Job Seekers' Perceptions and Employment Prospects: Heterogeneity, Duration Dependence and Bias
This paper analyses job seekers' perceptions and their relationship to unemployment outcomes to study heterogeneity and duration dependence in both perceived and actual job finding. Using longitudinal data from two comprehensive surveys, we document that elicited beliefs are (1) strongly predictive of actual job finding, (2) subject to an optimistic bias that is larger for the long-term unemployed, and (3) not revised downward when job seekers remain unemployed. We exploit the joint observation of beliefs and ex-post realizations, to disentangle heterogeneity and duration dependence in true job finding rates. To this purpose, we estimate non-parametric bounds as well as a reduced-form statistical framework that allows for elicitation errors and systematic biases in beliefs. We find a substantial amount of heterogeneity in true job finding rates, accounting for most of the observed decline in job finding rates over the spell of unemployment. We also find that job seekers' beliefs systematically under-react to these differences in job finding rates. We show theoretically and quantify in a calibrated model of job search how these biased beliefs contribute to the slow exit out of unemployment and can explain more than 10 percent of the incidence of long-term unemployment.
We thank Ned Augenblick, Raj Chetty, Stefano DellaVigna, Erik Eyster, Manolis Galenianos, Francois Gerard, Martin Hackman, Nathan Hendren, Greg Kaplan, Peter Kuhn, Atilla Lindner, Brendan Price, Matthew Rabin, Emmanuel Saez, Dan Silverman, Dmitry Taubinsky and Basit Zafar, and seminar participants at CalPoly, CEMFI, Harvard, LSE, NYFed, UC Berkeley, UC Davis, UCLA, UC Santa Barbara, UC San Diego, AEA Meetings San Diego, NBER Summer Institute, the T2M conference, TEC conference and EM3C conference for helpful comments and suggestions. We also thank Luis Armona, Jack Fisher, Nicole Gorton, Raymond Lim, Prakash Mishra, Anushka Mitra, Thomas Monk, Mathilde Muñoz, Will Parker, Ashesh Rambachan and Lauren Thomas for their excellent research assistance. Johannes Spinnewijn acknowledges financial support from ERC grant 716485. The views expressed here are our own and do not necessarily reflect those of the Federal Reserve Bank of New York, the Federal Reserve System, or the National Bureau of Economic Research.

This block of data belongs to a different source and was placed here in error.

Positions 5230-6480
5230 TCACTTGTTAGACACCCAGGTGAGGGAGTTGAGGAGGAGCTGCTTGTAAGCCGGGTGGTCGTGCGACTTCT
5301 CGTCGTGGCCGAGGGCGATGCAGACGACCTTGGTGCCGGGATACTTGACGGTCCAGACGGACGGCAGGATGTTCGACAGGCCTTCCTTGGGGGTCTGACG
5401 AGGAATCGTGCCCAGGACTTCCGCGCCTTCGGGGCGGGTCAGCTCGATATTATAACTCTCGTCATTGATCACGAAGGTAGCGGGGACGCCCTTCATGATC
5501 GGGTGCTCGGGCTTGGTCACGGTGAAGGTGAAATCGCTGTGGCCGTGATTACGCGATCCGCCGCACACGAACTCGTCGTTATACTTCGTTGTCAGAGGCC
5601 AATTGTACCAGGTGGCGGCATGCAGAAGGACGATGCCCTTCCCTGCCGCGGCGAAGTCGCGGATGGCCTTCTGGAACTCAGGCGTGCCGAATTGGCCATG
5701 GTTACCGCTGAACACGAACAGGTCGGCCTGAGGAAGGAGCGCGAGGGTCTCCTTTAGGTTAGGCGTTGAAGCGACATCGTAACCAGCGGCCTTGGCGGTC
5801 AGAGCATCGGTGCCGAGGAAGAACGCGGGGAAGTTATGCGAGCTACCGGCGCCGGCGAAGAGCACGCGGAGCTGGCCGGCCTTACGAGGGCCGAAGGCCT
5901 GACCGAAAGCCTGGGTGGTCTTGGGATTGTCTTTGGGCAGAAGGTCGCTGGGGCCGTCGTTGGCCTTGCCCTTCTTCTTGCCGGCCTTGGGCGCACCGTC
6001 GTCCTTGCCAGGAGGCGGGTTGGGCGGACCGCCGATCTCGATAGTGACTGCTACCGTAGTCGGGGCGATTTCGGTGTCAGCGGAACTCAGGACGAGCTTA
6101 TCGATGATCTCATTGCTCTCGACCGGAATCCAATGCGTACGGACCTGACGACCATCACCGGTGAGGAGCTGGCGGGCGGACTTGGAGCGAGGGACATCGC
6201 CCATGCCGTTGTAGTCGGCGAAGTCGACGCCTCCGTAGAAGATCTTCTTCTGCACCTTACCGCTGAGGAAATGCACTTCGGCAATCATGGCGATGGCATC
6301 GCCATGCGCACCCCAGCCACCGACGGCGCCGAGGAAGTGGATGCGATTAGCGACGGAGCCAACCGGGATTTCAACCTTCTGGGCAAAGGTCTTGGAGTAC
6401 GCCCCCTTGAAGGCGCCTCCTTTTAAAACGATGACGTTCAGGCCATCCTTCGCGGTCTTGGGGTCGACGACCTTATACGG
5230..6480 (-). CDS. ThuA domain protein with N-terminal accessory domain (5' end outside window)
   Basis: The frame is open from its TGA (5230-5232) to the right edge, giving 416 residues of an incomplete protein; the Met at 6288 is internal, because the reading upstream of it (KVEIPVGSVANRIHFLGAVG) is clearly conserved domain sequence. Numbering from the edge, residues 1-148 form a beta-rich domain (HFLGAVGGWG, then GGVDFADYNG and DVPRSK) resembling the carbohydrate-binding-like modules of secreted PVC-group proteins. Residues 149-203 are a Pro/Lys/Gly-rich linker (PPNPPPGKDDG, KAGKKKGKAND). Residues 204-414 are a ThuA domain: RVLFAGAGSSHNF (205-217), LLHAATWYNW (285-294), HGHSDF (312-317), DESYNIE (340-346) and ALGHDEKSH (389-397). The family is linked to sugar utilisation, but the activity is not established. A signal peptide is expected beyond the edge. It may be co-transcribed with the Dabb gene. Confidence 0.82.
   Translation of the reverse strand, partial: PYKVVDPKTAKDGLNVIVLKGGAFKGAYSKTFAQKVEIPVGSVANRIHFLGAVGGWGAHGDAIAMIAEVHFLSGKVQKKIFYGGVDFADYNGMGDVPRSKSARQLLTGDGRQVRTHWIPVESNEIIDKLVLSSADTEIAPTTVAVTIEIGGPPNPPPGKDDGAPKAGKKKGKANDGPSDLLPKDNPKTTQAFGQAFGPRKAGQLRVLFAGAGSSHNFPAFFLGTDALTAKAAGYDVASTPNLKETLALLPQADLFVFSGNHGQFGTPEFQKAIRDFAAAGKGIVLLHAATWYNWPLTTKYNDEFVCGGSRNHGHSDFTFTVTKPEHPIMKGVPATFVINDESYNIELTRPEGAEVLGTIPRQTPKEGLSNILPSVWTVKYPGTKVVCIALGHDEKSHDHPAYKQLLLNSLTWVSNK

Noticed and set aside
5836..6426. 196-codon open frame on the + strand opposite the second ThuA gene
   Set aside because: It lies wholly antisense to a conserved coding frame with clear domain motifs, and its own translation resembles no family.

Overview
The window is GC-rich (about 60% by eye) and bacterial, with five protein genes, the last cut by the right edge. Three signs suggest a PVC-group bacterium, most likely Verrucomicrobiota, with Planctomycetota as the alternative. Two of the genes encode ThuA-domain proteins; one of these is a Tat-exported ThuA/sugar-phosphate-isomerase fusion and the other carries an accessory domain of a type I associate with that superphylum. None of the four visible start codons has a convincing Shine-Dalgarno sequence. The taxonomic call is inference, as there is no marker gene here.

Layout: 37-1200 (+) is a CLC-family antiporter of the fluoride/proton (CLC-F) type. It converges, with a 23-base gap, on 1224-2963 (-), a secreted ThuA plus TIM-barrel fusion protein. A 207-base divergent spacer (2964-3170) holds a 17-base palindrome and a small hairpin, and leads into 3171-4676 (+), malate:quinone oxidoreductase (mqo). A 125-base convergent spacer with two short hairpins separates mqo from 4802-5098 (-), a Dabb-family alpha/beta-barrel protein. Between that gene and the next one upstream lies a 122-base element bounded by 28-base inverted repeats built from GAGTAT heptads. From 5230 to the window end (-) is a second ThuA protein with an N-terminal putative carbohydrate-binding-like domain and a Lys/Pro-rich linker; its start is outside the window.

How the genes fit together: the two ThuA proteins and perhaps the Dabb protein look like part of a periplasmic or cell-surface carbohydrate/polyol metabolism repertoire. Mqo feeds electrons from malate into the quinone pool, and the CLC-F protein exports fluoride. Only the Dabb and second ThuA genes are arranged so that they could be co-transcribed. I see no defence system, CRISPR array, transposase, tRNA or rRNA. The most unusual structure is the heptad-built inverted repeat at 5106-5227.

- Job-finding rates are lower for those who have been unemployed longer, but the long-term unemployed are still optimistic about their...
Andreas I. Mueller & Johannes Spinnewijn & Giorgio Topa, 2021. "Job Seekers' Perceptions and Employment Prospects: Heterogeneity, Duration Dependence, and Bias," American Economic Review, American Economic Association, vol. 111(1), pages 324-363, January. citation courtesy of